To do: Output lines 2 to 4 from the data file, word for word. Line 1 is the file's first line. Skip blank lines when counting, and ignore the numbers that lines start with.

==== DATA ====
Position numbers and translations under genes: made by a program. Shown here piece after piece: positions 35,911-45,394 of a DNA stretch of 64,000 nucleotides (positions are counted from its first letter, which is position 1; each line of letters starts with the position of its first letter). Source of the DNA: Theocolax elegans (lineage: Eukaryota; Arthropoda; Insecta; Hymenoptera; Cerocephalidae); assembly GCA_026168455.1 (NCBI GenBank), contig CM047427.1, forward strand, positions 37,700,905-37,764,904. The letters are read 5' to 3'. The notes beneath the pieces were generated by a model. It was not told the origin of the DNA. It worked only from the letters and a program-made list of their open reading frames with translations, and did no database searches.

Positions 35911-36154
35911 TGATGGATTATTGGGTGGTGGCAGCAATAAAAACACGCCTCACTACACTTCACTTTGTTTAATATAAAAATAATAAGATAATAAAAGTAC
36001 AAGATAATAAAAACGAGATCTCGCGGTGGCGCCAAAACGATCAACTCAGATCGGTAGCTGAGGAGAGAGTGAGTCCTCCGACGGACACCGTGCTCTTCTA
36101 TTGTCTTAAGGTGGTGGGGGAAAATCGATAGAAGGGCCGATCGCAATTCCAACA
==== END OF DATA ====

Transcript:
Positions 35911-36154
35911 TGATGGATTATTGGGTGGTGGCAGCAATAAAAACACGCCTCACTACACTTCACTTTGTTTAATATAAAAATAATAAGATAATAAAAGTAC
36001 AAGATAATAAAAACGAGATCTCGCGGTGGCGCCAAAACGATCAACTCAGATCGGTAGCTGAGGAGAGAGTGAGTCCTCCGACGGACACCGTGCTCTTCTA